Ryan Wilusz ventures into the abandoned Brushy Mountain State Penitentiary to go ghost hunting. With just a flashlight, what will he experience?
Calvin Mattheis, firstname.lastname@example.org
PETROS — For 113 years, three walls and a cliff alongside Brushy Mountain State Penitentiary were designed to keep some of the most violent criminals locked inside. But in 2009, when the prison ceased operations, the walls gained a new purpose — to keep people out.
For one, artifacts inside were at risk of being vandalized by people, who were at risk of injury within the old structure. But also inside, according to tour guides, are multiple spirits from the roughly 10,000 people who died on the property from mining accidents, war battles, disease and prison attacks.
But the gates have been re-opened — people can walk the cell blocks once again. And on the cold and rainy night of Oct. 16, photographer Calvin Mattheis and I explored the property in a small group with nothing more than a flashlight and a couple of indulgent paranormal guides offering tales of gruesome incidents that happened beneath our feet.
Dead on arrival
As we pulled up to the prison, we knew we were at the right place. A structure of that size cannot be mistaken. Still, we felt as if we weren’t supposed to be there. The property was barely lit, and as we looked into the distance from the barb-wired gate, no cars were in sight.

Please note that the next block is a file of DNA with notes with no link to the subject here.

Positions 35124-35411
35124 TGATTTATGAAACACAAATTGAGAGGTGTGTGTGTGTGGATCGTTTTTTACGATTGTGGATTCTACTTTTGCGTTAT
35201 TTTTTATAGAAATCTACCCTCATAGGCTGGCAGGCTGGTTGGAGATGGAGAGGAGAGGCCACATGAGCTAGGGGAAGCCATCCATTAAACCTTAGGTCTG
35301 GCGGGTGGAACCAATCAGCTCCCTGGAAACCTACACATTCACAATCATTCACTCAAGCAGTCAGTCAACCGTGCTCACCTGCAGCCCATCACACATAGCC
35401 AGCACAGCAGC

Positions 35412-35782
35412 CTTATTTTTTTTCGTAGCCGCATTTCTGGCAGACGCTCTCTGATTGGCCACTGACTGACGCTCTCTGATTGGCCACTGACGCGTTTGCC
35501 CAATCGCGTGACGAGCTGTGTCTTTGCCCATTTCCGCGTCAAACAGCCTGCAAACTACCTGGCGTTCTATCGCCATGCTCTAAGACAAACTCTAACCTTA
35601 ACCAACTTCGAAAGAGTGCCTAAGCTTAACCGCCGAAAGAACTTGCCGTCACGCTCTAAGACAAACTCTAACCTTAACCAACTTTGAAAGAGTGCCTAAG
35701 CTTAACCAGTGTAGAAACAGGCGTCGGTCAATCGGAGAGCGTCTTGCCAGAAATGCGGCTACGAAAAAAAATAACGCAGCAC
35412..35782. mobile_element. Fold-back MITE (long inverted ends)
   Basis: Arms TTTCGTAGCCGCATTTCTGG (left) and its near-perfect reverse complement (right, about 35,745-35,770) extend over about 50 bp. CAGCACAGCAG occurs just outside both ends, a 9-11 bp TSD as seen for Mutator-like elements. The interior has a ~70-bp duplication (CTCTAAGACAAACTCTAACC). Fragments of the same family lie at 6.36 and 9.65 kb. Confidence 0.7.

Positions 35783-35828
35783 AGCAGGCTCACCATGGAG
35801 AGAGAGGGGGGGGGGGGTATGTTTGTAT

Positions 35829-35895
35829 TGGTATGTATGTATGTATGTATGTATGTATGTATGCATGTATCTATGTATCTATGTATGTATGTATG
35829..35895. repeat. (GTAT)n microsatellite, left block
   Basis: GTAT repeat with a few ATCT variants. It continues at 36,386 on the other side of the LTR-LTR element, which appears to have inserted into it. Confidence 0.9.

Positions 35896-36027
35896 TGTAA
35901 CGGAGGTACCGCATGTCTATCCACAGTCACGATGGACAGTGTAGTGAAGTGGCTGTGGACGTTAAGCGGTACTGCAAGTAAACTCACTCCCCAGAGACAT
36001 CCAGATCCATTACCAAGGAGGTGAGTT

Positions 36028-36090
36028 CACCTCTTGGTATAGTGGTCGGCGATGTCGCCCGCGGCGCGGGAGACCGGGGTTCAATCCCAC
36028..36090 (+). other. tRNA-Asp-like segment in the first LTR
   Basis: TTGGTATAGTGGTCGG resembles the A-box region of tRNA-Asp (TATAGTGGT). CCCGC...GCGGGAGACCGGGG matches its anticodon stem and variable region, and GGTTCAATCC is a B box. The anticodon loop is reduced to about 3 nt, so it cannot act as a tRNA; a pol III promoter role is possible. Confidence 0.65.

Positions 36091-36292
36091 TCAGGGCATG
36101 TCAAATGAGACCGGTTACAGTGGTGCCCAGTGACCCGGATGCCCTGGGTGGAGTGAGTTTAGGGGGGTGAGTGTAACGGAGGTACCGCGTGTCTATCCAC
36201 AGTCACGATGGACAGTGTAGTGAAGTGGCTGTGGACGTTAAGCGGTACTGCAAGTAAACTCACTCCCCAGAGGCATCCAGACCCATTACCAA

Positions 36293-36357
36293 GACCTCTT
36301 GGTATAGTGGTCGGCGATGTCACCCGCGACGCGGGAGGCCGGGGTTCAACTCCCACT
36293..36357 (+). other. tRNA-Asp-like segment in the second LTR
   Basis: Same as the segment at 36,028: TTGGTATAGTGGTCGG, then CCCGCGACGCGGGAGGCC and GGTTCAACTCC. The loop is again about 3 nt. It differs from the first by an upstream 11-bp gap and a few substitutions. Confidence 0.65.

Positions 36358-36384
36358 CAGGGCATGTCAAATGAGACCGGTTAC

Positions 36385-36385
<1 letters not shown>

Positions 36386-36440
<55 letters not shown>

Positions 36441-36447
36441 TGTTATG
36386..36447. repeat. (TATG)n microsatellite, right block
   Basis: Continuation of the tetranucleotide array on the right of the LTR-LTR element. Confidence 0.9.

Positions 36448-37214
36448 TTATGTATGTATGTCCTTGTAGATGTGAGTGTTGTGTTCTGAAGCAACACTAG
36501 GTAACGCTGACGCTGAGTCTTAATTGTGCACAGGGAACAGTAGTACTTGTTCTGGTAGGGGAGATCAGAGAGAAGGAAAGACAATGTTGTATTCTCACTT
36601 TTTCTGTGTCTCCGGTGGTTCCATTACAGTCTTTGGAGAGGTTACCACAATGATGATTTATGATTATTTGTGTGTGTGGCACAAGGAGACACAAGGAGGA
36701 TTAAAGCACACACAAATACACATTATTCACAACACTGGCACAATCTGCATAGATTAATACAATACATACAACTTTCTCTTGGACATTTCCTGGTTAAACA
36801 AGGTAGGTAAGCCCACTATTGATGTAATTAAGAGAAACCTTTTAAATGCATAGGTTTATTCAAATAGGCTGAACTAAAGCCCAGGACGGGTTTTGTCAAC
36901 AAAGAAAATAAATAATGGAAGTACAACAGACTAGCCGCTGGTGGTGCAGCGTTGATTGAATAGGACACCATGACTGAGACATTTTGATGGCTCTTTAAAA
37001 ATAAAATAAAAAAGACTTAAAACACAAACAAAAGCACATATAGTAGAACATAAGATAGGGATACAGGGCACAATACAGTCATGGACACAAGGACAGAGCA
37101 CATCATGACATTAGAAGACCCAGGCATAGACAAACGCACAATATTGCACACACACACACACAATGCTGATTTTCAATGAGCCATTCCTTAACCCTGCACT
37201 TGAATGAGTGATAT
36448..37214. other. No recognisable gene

We drove our way through the mist and up to the main entrance, where four people were anxiously waiting outside the door — some smoking cigarettes to calm the nerves. They would later join us on our exploration.
Once inside what looked like any old lobby, I spoke with Debbie Williams, who worked at the prison for 28 years. She started there as a correctional officer.
“This is the first time I’ve been up here at night when I didn’t get paid to be here,” she said.
Why would she want to come back?
Some guests, scared of what awaited them, questioned why they came there in the first place. One man hesitated to buy the prison’s “I survived” shirt until he actually made it through the night, while one woman asked to join Williams in prayer.